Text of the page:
There is, however, an altogether different argument for these taxes: that when someone consumes such goods, he does impose a negative externality — on the future version of himself. In other words, the person today enjoys the consumption, but the person tomorrow and every day after pays the price of increased risk of illness.
This raises an intriguing question: To what extent should we view the future versions of ourselves as different people from ourselves today?
Corrections sees this as a theoretical possibility, but one that does not hold in reality. If individuals feel altruism, a love of others, then surely most feel a sense of philauty, a love of self. In such a case, we should expect to see transfers from individuals-now to individuals-tomorrow as much, or more, than we should see consanguineous transfers.
However, there is a deeper, Stiglarian point to be made here. All the necessary conditions for the Coase Theorem to hold are present, as far as Corrections can discern. There is no problem of enforcement, negotiations, or property rights. An individual will reach a Pareto optimal outcome without government intervention. They will be capable of bargaining with themselves in the future.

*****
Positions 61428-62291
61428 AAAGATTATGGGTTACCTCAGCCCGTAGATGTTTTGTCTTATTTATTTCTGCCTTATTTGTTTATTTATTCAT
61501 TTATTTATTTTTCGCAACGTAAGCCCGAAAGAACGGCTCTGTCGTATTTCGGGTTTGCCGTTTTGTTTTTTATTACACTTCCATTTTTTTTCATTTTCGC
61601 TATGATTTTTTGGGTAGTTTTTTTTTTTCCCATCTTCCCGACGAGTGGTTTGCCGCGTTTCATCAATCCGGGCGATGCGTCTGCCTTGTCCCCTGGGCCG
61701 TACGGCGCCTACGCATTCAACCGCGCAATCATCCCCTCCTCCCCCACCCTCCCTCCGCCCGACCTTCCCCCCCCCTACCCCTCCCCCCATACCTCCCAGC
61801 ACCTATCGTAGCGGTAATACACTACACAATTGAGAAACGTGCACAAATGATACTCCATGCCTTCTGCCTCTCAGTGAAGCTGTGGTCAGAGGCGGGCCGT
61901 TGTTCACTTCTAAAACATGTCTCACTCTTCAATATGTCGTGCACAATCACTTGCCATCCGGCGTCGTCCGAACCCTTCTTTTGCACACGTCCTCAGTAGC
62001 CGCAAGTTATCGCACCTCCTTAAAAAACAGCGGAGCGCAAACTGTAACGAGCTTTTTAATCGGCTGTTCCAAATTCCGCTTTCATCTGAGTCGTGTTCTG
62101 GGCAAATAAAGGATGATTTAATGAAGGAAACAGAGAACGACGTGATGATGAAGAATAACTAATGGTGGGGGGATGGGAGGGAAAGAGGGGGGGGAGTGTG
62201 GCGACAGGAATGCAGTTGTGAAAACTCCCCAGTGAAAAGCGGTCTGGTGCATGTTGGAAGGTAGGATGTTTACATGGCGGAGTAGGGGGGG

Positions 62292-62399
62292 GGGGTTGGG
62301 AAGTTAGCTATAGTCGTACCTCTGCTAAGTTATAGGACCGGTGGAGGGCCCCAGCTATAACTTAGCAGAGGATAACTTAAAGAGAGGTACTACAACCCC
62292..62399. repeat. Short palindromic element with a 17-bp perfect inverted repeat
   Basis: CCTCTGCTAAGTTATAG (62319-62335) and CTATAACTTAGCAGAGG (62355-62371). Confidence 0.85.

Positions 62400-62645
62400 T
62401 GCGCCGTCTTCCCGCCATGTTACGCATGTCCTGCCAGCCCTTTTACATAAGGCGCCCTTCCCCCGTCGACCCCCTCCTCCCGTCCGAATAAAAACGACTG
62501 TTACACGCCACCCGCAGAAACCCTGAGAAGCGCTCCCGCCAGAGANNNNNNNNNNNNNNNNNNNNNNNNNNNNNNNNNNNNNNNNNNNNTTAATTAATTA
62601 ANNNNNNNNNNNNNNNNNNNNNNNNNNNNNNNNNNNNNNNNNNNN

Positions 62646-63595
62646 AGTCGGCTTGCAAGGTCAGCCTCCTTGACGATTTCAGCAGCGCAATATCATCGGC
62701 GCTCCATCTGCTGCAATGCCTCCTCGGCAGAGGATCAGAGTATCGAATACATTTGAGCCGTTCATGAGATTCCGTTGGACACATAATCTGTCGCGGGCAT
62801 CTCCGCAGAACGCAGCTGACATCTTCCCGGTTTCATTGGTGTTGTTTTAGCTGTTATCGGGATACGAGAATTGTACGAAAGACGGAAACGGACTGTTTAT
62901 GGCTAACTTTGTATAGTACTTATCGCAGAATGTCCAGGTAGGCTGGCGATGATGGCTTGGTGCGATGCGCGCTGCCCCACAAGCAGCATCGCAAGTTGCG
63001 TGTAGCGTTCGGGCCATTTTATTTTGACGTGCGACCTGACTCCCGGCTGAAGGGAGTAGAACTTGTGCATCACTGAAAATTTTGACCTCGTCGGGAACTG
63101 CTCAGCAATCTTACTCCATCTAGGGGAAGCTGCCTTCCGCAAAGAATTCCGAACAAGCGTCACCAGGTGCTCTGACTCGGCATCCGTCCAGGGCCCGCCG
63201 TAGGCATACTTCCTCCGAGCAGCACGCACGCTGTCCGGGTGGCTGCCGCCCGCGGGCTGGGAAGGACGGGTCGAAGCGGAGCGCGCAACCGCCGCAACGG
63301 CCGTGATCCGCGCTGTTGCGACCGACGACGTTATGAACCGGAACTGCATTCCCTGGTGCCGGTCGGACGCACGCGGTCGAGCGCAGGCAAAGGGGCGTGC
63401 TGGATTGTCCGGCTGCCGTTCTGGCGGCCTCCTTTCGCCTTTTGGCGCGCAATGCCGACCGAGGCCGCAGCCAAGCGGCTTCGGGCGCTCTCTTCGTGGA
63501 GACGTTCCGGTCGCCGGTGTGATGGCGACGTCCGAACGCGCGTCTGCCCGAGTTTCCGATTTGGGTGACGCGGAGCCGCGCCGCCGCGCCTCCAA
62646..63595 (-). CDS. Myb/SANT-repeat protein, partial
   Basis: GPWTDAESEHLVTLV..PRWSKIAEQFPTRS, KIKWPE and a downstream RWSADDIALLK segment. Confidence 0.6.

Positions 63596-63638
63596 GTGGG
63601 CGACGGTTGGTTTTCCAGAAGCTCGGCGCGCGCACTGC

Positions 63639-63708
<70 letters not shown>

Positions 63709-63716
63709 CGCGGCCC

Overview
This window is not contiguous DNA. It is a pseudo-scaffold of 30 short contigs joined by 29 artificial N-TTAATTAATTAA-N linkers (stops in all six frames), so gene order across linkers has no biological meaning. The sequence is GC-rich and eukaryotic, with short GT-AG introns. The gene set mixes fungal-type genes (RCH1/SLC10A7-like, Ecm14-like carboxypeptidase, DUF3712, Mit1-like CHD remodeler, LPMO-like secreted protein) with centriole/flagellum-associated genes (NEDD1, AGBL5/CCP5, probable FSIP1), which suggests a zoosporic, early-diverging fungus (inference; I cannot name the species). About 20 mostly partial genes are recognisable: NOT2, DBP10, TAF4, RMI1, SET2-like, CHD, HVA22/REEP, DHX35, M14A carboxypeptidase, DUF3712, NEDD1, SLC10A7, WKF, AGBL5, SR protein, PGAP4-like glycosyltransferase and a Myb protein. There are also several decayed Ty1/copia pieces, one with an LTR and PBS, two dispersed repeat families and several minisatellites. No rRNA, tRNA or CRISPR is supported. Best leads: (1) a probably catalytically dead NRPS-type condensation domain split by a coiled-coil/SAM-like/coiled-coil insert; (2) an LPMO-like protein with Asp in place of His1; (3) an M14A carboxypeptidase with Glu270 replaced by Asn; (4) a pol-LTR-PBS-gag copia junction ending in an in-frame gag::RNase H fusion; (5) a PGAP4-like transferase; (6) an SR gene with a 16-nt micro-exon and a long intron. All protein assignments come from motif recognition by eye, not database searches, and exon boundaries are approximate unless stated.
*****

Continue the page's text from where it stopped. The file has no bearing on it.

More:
Furthermore, most individuals save. For individuals who are convinced that Americans do not save, net national savings (roughly adjusted for inflation to 2010 dollars) is depicted below (click to enlarge).
Before Professor Mankiw's idea is accepted, it must be explained why most individuals save, if individuals tomorrow are distinct entities from individuals today. Should this be counted as charity? Given that most save, if an individual knew that their future-self valued health at more than their now-self valued soda, they should simply have their future-self "pay" them to not drink soda by saving less--an efficient, Coaseian transfer. Corrections conjectures that Professor Mankiw's idea is not robust to these considerations.
Addendum: Corrections now recognizes that our point is robust even if an individual is not saving, so long as he can go into debt that his future-self must pay off. That is, the presence of savings is not even a necessary condition for Mankiw's point to collapse, as we first suggested.